Archive for Monday, December 16, 2013

City extends discount on home development fees for 2014 but incentive near end

The cranes at the Burlington Northern Santa Fe Railroad intermodal 10 miles are now loading and unloading contain cars at the facility 10 miles east of Baldwin City. It is expected those working at the rail yard and adjoining warehouse complex will start looking to buy houses in Baldwin City two to three years after starting work at the site.

The cranes at the Burlington Northern Santa Fe Railroad intermodal 10 miles are now loading and unloading contain cars at the facility 10 miles east of Baldwin City. It is expected those working at the rail yard and adjoining warehouse complex will start looking to buy houses in Baldwin City two to three years after starting work at the site.

December 16, 2013

Earlier this month, the Baldwin City Council quietly extended the city’s discount on residential development fees first slashed two years ago in an effort to boost housing starts.

But as the council was renewing the discount, the city was telling contractors and developers not to expect it to be continued into 2015.

“We think the recovery is solid enough that this will be the last year,” Baldwin City Administrator Chris Lowe said. “We wanted to make sure folks with plans toward the end of the year still had the opportunity to take advantage of the incentive.”

The measure approved with the rest of the council’s Dec. 2 consent agenda extended the 50 percent reduction in development fees on new home starts for next year. The discount first was put in place for 2012 in response to the recession and the need to stay competitive when the city of Eudora slashed development fees.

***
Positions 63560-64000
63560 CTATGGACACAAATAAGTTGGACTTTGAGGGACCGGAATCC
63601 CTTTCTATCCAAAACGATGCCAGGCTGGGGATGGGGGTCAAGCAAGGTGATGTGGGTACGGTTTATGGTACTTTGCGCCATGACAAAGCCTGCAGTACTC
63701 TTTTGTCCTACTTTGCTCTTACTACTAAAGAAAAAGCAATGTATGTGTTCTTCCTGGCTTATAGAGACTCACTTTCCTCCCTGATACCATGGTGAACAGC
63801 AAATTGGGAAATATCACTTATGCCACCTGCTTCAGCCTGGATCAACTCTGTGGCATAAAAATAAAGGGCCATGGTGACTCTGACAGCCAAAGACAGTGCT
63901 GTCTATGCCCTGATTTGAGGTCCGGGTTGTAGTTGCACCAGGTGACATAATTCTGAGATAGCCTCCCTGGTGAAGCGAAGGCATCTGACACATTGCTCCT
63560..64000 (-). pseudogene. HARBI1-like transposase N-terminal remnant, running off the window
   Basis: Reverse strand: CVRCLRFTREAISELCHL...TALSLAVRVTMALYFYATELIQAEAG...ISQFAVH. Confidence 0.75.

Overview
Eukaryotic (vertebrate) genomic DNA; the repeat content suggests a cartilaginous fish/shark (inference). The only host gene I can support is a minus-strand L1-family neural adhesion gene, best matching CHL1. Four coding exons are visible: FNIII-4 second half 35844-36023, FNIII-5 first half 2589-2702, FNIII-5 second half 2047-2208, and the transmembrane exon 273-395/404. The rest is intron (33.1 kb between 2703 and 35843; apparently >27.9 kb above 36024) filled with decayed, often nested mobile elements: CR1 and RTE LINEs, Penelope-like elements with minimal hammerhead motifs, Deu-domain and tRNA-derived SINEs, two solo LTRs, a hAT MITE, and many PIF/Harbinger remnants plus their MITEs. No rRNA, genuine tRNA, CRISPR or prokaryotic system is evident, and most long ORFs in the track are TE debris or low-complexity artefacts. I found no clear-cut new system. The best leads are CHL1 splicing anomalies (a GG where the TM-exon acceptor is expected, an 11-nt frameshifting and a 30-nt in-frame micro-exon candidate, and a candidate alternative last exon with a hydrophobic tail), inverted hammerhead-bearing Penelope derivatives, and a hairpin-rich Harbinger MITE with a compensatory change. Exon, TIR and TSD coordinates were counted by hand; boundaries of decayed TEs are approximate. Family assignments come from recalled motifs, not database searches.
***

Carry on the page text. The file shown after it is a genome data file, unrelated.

There was little new home construction in Baldwin City the past two years despite the discount. One home permit was issued in 2012 and three were issued this year. Lowe said that the new construction market appeared to be thawing, with contractors showing interest in building on infill lots in the Fire Tree and Signal Ridge subdivisions.

Another positive note was the council’s approval in October of Brian Sheldon’s plat for a nine-home subdivision for west Baldwin City. The development, which was the first brought to the city since the start of the recession in 2008, will add five single-family residences in the 1200 block of Fremont Street and another four west of a 12th Street cul de sac to be built from Fremont Street south to Grove Street.

Sheldon said in October that a custom home would be built on a lot already sold and he expected a full build out of the development in four to five years.

As home starts have dried up the past six years, the hope has been that new jobs from Burlington Northern Santa Fe Railroad’s intermodal rail yard and warehouse complex east of Edgerton would spur future residential development in Baldwin City.

A Southwest Johnson County Economic Development Corporation study conducted after the project was first proposed seven years ago found that when fully built out the intermodal and warehouse complex would create 3,396 jobs in the next 20 years and provide the economic stimulus to add another 3,800 jobs.

The intermodal has been operational since October and activity is picking up in the adjacent logistics park, Edgerton City Administrator Beth Linn said. Edgerton annexed the site in 2009.

Linn said the Leawood-based household gift company, DEMDACO, would be moving into a 326,650-square-foot warehouse now under construction in the logistics park and that another 500,000-square-foot speculative distribution center was also being built. The DeLong Grain Company Inc.’s facility is already operating at the site.

Those developments haven’t yet created a demand for new homes in Edgerton, which issued no new home permits in 2013. It’s anticipated there would be a lag before those working at the intermodal or warehouses start looking for homes in her city, Linn said.

“Statistics show people want to work at their job about two or three years before they will move their families,” she said. “They want to make sure it’s a longterm commitment before they uproot their families.

“The demand for residential will be there.”

Lowe said Baldwin City expected the same lag before employees from the complex started buying homes in the city.

“We’ve had a few people sniffing around from the intermodal,” he said. “It generally takes from two-and-half to three years. The first jobs hit this quarter.”

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